It is terrible, as Cusk says, to desire the end of something, the absence of something. The rainbow seemed to me, in that moment before fat raindrops began to fall, a symbol of the opposite of that kind of desire. It seemed to me to be the start of everything: of the rain, yes, of course. Of my day. Of the rest of my life.

Beginning.

Snatched phrases: happy/sad

‘In small doses melancholy, alienation, and introspection
are among life’s most refined pleasures.’

From ‘Wanderlust’
by Rebecca Solnit

 

Reflections … an important part of introspection, right?

Snatched phrases: stolen

‘[I] saw a squawking flash of cockatoos
go reeling and wheeling into the sky.
The soft secret underside of their wings,
so close, so tender.’

From ‘Skylarking’
by Kate Mildenhall

 

I was standing at the bus-stop the other day on my way to work when an odd commotion across the road caught my eye. A car had driven past, fast, and something had got caught up in the passage of its passing: something grey and small and warm and moving, something that gave the impression of flight, of flurrying. I wasn’t sure what it was at first, although subconsciously I registered feathers, but after the car had sped past, I saw that it was a small bird. In my memory I replayed what had just happened and this time, in my mind, I saw it: the bird had swooped down from the branch of a tree overlooking the street, but somehow it had mistimed its dive, and so it had got caught up in the passage of the car. Got hit, is what I mean.

The dove — that’s what it was, I saw: one of those spotted turtle doves with the iridescent sheen on their neck and the rash of white spots over a patch of purest black — had landed, after its collision with the car, on the ground in the middle of the far lane. Now the wind was playing with its feathers a little, and I saw the dove try get up on its legs but then fall back down again. It was young, not quite fully grown. I glanced around me, at my fellow commuters waiting at the bus-stop, but though I saw people looking, though I saw them seeing what I was seeing, no-one moved.

And so I ran out onto the road before the next car came past and crouched down beside the dove. I looked down at it, hesitating, and then I whispered to it, because I felt I should, I’m just going to pick you up and get you out of the way of all these cars; and then I reached for it and clasped it between my hands. I could feel its heart beating inside my two hands, and the warmth beneath its feathers, and I could feel it trying to gather itself and flap its wings to free itself from me; it didn’t want me to hold it, not at all. But it was too small or injured to shrug itself free and so I held it gently and lifted it and crossed to the far side of the road, opposite the bus-stop, and then I set it down on the footpath, there out of reach of the traffic.

Once I had put the dove down I crouched down beside it a moment on the footpath, watching it. I said to the bird, You’re safe now, and then it blinked — only it wasn’t a blink, not really. Its eyelid came down far too slowly, like a shutter, in a kind of world-weary exhaustion; and then its eyelid opened again, also too slowly. I could swear it had let out a little sigh as it blinked, although birds don’t sigh, do they? After that, it went utterly still. When I glanced across the road at the bus-stop, no-one was looking my way anymore; everyone was busy with their phones and their handbags and their earbuds. After a moment I stood up and walked back across the road and waited with them at the bus-stop. Five minutes later the bus arrived, and still no-one had spoken, and still the bird hadn’t moved from the place where I had set it to rest on the footpath.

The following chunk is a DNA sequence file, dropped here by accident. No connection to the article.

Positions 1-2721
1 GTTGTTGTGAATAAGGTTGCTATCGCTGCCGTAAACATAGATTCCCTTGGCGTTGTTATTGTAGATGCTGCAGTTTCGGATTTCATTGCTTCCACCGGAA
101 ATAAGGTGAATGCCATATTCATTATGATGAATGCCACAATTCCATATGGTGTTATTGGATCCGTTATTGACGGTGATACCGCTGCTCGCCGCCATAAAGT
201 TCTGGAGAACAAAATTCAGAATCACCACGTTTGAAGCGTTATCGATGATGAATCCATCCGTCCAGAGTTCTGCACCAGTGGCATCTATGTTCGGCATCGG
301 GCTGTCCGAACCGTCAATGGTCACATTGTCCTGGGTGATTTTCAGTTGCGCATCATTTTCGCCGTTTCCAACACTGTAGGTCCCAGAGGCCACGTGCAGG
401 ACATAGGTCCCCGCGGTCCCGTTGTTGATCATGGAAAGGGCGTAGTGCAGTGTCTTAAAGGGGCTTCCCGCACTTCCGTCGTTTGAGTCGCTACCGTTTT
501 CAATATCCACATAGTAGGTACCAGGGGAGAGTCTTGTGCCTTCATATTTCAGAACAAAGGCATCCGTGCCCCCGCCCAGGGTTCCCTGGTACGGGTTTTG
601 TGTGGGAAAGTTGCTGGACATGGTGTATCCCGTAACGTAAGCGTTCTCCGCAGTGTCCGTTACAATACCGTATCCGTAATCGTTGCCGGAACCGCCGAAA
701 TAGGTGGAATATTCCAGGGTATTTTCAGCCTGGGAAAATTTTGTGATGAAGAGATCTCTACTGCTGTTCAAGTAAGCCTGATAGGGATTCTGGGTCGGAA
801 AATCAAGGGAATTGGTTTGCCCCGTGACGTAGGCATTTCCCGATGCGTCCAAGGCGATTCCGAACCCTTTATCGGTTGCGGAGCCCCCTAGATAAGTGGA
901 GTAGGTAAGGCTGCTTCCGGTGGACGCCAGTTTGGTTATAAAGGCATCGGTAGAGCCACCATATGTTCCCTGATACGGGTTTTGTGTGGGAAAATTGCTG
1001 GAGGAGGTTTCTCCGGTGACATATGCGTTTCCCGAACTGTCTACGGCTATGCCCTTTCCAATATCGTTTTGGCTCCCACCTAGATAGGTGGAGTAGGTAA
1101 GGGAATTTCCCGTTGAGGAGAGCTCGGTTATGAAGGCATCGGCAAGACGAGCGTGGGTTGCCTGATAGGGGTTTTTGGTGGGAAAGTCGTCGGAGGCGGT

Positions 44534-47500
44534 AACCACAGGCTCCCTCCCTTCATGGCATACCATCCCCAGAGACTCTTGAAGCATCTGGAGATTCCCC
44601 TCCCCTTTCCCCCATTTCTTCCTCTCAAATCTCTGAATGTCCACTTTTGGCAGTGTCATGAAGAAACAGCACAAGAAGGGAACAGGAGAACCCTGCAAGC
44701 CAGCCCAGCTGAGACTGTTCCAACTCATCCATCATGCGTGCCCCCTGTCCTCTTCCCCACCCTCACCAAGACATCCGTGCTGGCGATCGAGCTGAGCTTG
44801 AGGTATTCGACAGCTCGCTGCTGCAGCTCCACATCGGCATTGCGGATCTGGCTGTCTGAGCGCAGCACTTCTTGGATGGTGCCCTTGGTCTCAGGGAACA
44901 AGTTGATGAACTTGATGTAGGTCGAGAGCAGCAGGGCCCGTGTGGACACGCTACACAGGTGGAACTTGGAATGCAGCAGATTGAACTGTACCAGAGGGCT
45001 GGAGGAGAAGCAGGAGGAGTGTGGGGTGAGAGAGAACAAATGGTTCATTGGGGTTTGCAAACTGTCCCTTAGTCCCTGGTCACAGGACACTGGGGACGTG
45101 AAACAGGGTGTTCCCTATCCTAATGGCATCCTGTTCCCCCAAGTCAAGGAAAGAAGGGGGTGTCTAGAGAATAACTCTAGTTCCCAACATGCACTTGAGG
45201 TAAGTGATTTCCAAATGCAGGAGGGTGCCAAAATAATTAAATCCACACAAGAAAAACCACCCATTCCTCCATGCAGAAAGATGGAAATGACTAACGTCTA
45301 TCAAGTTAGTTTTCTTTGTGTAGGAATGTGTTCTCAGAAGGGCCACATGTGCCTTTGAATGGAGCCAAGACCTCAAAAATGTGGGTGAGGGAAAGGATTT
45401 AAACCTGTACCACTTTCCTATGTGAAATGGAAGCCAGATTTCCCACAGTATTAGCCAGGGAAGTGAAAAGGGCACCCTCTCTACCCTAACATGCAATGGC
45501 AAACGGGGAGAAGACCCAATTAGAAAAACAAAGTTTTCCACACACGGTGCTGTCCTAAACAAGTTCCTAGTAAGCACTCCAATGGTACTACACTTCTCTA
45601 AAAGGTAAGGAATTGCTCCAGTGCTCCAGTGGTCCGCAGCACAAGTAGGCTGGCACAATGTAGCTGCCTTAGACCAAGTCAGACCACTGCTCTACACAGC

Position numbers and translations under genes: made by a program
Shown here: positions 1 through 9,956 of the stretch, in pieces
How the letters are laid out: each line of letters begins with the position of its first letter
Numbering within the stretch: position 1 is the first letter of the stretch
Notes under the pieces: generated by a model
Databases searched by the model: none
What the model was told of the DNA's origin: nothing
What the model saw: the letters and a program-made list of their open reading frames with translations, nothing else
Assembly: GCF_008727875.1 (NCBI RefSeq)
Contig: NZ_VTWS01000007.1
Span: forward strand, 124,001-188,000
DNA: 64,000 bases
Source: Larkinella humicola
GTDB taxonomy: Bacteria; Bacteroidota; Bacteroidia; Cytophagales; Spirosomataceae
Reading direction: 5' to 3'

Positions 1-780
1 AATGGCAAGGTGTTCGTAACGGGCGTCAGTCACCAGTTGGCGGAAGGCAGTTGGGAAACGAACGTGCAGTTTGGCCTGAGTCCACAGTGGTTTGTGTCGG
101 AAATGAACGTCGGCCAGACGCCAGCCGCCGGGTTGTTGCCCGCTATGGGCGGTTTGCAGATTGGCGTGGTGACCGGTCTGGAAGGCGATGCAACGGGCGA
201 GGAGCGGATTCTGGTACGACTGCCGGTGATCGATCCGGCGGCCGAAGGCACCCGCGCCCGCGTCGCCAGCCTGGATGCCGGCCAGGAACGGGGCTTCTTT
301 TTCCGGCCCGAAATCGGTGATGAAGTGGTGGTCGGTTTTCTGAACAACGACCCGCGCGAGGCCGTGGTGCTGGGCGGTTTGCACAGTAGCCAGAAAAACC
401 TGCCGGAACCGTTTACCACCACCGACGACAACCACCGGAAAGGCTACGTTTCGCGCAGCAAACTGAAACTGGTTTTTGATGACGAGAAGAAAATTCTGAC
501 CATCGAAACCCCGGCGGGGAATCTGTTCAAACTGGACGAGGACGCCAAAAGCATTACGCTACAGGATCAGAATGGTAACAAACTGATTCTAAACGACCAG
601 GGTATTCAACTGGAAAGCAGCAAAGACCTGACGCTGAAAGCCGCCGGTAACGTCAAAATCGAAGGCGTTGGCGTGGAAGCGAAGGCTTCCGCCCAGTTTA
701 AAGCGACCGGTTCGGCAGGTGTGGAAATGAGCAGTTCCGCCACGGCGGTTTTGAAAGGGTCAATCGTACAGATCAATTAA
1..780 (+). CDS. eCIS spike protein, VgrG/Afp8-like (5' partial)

I thought as I sat on the bus that the dove had died: that perhaps the shock of me lifting it up had added a final trauma to its day and its heart had stopped right then, as I crouched by it on the footpath and whispered to it, trying to comfort it. I thought about that all the way to work, and then I tried not to think about it anymore.

Doves are a dime a dozen, and there was nothing more I could have done, I guess, but still I felt sad. It was the intimacy of that moment, I think: feeling the secret beat of the dove’s heart between my hands, the warmth of its soft chest against my palm. I felt, perhaps, the way the narrator does in the passage above, as she observes the cockatoos in the sky, seeing the soft secret underside of their wings. It was the stolen, fleeting nature of the moment between the dove and me, tinged further with the thought that I hadn’t helped, and maybe — just maybe — I had made the dove’s last moments worse, not better.

When I got off at the bus-stop that evening, on my way home from work, I saw to my surprise and my slow delight that the body of the bird wasn’t there as I had expected it to be, cold and long dead. There were no feathers there, either, no signs of blood or injury or scuffle.

And I think now — I truly think — that when I set down the bird on the footpath and it let out that terrible not-sigh, it was in shock, but it was essentially uninjured; and so afterwards — after it had recovered from its shock — it got up and it flew away to safety.

That’s what I think.